The adult Kit understood that those people had been vicious, sharpening their claws on a vulnerable target, but being constantly negatively compared to her parents wore away at a person. She’d never said that aloud to anyone but Noah, wary of appearing the “poor little rich girl.” But he got it. He knew it wasn’t about ego but about identity.
Kit didn’t want to be labeled as Adreina and Parker’s daughter. She wanted to be Kathleen Devigny, who was her own person quite apart from the two larger-than-life people who had created her.
“You are,” Noah had said to her the first time she admitted her frustration. “The world won’t know what hit it when Kathleen Devigny takes it by storm.”
She loved him for that and for his talent and his heart that was bigger than most people knew. He’d never told her, never mentioned it in even a single interview, but she knew he donated a large percentage of his income to charity. The only reason she knew was that she’d been in his hotel room one day when she’d picked up a piece of paper that had fallen to the floor. As she was putting it back on the table by the phone, she’d inadvertently read a few lines—enough to tell her the letter was from his accountant, itemizing donations made on Noah’s behalf. All the ones she’d seen had related to children.
Complex, beautiful, talented man, she thought, her heart hurting. She loved him, but she knew he was broken. Perhaps permanently.
“Let’s go sprawl on the couch and finish off this champagne,” he said after dinner.
Kit nodded because, broken or not, he was hers and she wouldn’t give up on him.
They’d just taken a seat on the sofa, Noah’s arm around Kit’s shoulders, when she got a text from Harper. Her mouth fell open. “Give me the remote.” Grabbing it, she switched channels.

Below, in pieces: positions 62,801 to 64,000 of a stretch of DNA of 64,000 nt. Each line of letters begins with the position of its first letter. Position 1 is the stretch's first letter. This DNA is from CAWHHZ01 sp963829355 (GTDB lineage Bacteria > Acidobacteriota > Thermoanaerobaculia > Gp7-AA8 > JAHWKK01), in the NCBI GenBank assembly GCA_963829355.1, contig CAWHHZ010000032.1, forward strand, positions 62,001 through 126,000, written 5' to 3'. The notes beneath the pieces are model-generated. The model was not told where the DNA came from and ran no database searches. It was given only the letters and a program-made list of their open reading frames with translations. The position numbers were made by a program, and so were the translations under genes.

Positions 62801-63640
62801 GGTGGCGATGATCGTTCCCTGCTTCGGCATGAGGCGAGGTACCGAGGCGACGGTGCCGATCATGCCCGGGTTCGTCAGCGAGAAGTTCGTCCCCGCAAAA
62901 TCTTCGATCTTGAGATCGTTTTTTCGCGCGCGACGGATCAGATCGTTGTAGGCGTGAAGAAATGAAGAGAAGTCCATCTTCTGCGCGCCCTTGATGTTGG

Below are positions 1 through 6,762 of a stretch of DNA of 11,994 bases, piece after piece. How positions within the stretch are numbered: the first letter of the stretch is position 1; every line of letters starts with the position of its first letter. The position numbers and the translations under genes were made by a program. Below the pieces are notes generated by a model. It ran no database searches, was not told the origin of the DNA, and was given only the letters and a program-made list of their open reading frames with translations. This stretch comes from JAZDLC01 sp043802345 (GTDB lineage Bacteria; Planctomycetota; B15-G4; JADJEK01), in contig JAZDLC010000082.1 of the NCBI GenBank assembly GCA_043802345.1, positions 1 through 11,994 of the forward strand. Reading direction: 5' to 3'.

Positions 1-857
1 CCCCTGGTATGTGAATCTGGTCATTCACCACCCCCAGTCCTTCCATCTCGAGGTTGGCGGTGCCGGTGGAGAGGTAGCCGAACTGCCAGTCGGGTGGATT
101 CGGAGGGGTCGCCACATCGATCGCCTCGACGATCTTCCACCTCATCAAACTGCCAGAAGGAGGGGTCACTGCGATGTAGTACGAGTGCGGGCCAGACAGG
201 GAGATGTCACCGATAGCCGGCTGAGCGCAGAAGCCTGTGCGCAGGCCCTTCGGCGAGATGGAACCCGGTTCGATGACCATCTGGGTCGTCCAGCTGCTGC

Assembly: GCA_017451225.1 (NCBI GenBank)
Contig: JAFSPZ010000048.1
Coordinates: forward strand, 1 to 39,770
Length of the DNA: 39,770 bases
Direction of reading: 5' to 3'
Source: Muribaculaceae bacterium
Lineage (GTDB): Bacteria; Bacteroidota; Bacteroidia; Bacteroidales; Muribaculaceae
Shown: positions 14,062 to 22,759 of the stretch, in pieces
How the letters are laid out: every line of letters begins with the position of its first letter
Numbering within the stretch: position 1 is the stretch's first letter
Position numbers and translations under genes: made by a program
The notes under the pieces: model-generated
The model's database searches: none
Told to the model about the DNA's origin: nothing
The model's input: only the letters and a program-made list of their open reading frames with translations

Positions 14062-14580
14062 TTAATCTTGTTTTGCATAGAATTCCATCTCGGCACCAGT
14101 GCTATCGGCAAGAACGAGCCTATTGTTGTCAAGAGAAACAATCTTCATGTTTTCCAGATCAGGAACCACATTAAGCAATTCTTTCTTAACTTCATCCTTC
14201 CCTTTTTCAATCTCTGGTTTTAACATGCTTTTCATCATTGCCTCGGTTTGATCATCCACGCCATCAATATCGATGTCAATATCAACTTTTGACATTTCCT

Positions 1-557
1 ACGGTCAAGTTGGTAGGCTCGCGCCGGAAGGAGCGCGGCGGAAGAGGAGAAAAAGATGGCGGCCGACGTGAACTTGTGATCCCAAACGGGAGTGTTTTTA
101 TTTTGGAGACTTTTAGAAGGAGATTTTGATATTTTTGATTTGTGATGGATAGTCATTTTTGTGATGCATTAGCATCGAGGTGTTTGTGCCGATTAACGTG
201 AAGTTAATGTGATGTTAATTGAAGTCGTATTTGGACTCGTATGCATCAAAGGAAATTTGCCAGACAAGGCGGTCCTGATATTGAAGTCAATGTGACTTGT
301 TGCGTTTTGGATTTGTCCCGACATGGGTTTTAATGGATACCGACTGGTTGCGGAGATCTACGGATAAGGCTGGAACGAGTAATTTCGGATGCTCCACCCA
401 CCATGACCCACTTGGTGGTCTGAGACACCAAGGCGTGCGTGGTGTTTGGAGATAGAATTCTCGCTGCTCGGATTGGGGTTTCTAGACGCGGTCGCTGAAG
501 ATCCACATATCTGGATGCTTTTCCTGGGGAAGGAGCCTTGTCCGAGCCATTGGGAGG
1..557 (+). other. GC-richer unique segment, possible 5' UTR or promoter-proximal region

“Blue Force?” Noah groaned as the iconic theme music came on. “I watched Dancing with the Stars. I should get to choose today.”
“I’m on it.” She snuggled close to his side. “It was taped three years ago, just before the series was put into temporary deep freeze—Harper just found out a few minutes ago that this is my episode.”
“Why the fuck would Harper put you on this piece of—” Clearly catching her warning glance, he smiled. “I must’ve been thinking of another show. This is pure genius.”
She made a disbelieving noise but stayed against him. “This was before Last Flight. I was still on Primrose Avenue and trying to break out into serious drama. These guys gave me a shot, so don’t you ever mock the show.”
“Yes, ma’am.” He ran his fingers over her shoulder. “What’re you playing?”
“A murdering junkie.” She grinned at the open disbelief on his face. “Wait till you see me—you won’t recognize me.”
Ten minutes into the show and there she was, lying in a dirty bed in a crack den, her face scarred by the pockmarks junkies created by digging into their skin, her hair matted and greasy. Her teeth, too, were yellow and cracked.
“Why would they spend all that time making a gorgeous woman look like a hard-core addict?” Noah muttered. “Why not just hire an actual junkie?”
“Watch, it’s a good episode.” It charted the descent of an Ivy League educated heiress into drug addiction and murder. “I get to be glamorous in some of the other shots, but I think I did my best work in the crack-den scenes.”
Noah watched quietly with her, and she could tell that despite his disdain for the show, he’d become hooked on the plot. Content and happy, she wasn’t prepared for him to suddenly jerk to his feet. Unbalanced, she braced one hand against the sofa cushion. “Noah?”
“I can’t watch this crap anymore,” he said and strode out.
Kit stared after him. She knew she should be hurt, but she was just confused. Sure, Blue Force was a spinoff of a spinoff, but it wasn’t trying to be anything but what it was—a quick police procedural that acted as brain candy after dinner. The writing was smart, plus the anchor cast had great chemistry. And it wasn’t as if Noah was a snob with this kind of stuff—she’d seen DVDs of action movies at his house, many of them far more cheesy than Blue Force.
Shrugging and deciding he was just in a mood for some reason, she returned her attention to the show but couldn’t focus, becoming more and more frustrated as the minutes passed. What was wrong with Noah, and why wouldn’t he talk to her?
Unable to let it go, she switched off the TV, then went looking for him. He was in the garden, beer in hand as he sat on the weathered wooden bench by the outdoor table. From the two other bottles lined up on the table, he’d started as soon as he left her. “Planning on getting blind drunk tonight?”